Brian Burke is the Best General Manager in Sports. Brian Burke is the Worst General Manager in Sports


by Puck

Hockey Correspondent and Occasional Shakespeare Character


The Toronto Maple Leafs will make the playoffs in 2013. It’s not guaranteed, but let’s call it right now. We’re saying ‘Heads’, but we’ve already seen the coin do three rotations on the table.

Toronto sits in fifth place in the tightest Eastern Conference in years, eight points clear of ninth place with only nine games to play (for the Leafs and the ninth-place Devils). New Jersey may make the playoffs, but Toronto definitely will.

It would be easy, then, to lay the blame for the past decade on Brian Burke.

Sure, el heffe leaves town and T.O. makes the postseason for the first time since 2004, and four of those seasons included Burke at the helm.

It would also be easy, though, to give Burke credit for Toronto’s post-exodus success (and Burke certainly will be proud of his accomplishments, as he always is). Toronto’s best and most noticeable players this season have been guys like Phil Kessel, Joffrey Lupul (when healthy), James van Riemsdyk, Nazem Kadri, Cody Franson, and goalie James Reimer.

Every single one of them owes their placement in Toronto to Burkie.

Of course, White Cover Magazine has always come down on Big Double B’s side, so we have to admit that.

But, in this case, it’s not a clear-cut call. Burke was responsible for the bones of this team, but there’s no denying their success in his wake — and their success under replacement GM and longtime Burke crony, Dave Nonis.

Here’s the lay of the land, the way I see it…


The Good

Sure, Burke signed a lot of WTF players to a lot of WTF contracts. Mikhail Grabovski’s $5.5 million per season is one that will crush the Buds in its remaining four years, and the team is just now trying to part ways with Mike Komisarek’s disastrous $22.5 million experiment. Tim Connolly is also getting paid $4.75 million to play in the American Hockey League this year.

So yeah, Burke screwed some things up, but don’t make an omelette without breaking a few eggs. (Don’t worry, there’s a more cliched analogy below.)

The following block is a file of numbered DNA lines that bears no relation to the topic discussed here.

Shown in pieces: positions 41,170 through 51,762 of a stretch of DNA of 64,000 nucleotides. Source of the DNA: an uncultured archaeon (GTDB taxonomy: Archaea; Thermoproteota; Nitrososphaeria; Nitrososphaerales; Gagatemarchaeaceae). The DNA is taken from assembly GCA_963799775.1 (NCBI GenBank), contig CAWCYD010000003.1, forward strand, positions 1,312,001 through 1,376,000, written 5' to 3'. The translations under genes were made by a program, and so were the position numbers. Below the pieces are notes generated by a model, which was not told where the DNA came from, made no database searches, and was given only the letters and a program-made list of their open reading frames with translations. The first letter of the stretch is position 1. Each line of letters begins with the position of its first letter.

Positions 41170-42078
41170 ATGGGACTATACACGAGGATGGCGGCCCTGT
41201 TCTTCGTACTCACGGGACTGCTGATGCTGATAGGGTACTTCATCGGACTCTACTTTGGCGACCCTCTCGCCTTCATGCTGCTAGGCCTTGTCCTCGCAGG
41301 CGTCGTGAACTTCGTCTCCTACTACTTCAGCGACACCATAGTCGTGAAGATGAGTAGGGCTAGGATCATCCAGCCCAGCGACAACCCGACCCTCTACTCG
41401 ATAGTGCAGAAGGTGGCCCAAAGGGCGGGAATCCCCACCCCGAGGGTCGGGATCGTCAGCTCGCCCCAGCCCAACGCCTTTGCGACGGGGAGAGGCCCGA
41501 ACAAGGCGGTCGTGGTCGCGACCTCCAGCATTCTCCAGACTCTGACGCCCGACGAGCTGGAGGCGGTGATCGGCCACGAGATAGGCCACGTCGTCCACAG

Brian Burke has always had an eye for talent, and especially for predicting chemistry between his talent.

A lot of people are still grumbling over the Phil Kessel trade that saw the Boston Bruins eventually draft super-stud Tyler Seguin with the eventual No. 2 overall draft pick.

However, I’d much rather have Phil Kessel on my team than Tyler Seguin, and when Burke made that deal, there was no guarantee the pick would be the No. 2. It could have been No. 15 for all we know.

Then, Burke brought in his old Ducks cast member Joffrey Lupul, whose chemistry with Kessel has been exemplary and, quite frankly, the only reason the Air Canada Centre wasn’t destroyed at the end of 2012 along with Burke’s employability.

Cody Franson is one of the more underrated defencemen in the league, the Burke worked a wonder shipping off Luke Schenn (who really wasn’t doing much of anything) to Philadelphia for James van Riemsdyk. (*The trade worked out for both teams, really, because Schenn has excelled defensively for the Flyers in 2013.)

And, say what you will about Toronto’s goaltending situation — and the failed tenure of Jonas Gustavsson — but there are far worse goaltending tandems in the National Hockey League than James Reimer and Ben Scrivens, both of whom have outplayed similar situations in Calgary, Florida, Tampa Bay, Buffalo, Philadelphia, St. Louis and Colorado (although Semyon Varlamov deserves props for holding the Avalanche in for so long).

I didn’t even mention Toronto’s captain, Dion Phaneuf, whose career has taken a serious turn north since he flew east.

Then, there’s Kadri. He didn’t necessarily get the chance to shine while Burke was in town — although that could easily be due to Ron Wilson — but the former London Knight was one of Burke’s more prolific — and publicly scrutinized — draft picks, and he’s responded by leading the Leafs with 40 points in 39 games this season.

In my mind, there’s simply no denying it: when Brian Burke’s at his best, there’s nobody better. In all of sports. Period.



The Bad

It’s pretty simple, but I’ll confuse it for you.

You’ve heard of a Bull in a China shop, right? (That was the second cliched analogy.) Well, now imagine that the Bull owns the store. It doesn’t matter how much fun the Bull is having or how nice his store is, or even if there are customers in the place while he’s jumping around and bucking. Eventually, his possessions — his players, yes — are going to pay. And, even if they’ve been organized properly and they look all shiny and spiffy on the shelves, the Bull will eventually ruin their day.

He’ll break them.

Burke’s Leads had potential. They always did. But, potential counts for sh*t.

Potential is the excuse for an eight-year playoff drought. Potential is the difference between Alex Daigle and John Tavares. Potential is what Nazem Kadri had under Burke. (Points are what he has now.)

It’s been much more fun to watch the Leafs in 2013 without Burke grumbling in the press box. It’s been much more fun to see Dave Nonis haphazardly manage the team he inherited with a guiding hand then to see Burke hit the IMPLODE button every time they lost on back-to-back Saturdays.

It’s been fun to watch the Leafs without having to care about what Don Cherry says.

Forget what the Coyotes tell you. Owners aren’t distractions.

General managers are, and Brian Burke was a hell of a distraction in Toronto. Now that he’s gone, well… you’ve seen the standings.



The Ugly

There’s really no reason for this category. It’s simply in here to fill my quota for a third shi*ty cliche and to reference a Spaghetti Western we all love and quote but that few of us have ever seen.

What’s ugly about Brian Burke?

Well, stuff like this got old real fast, even though he was rarely wrong: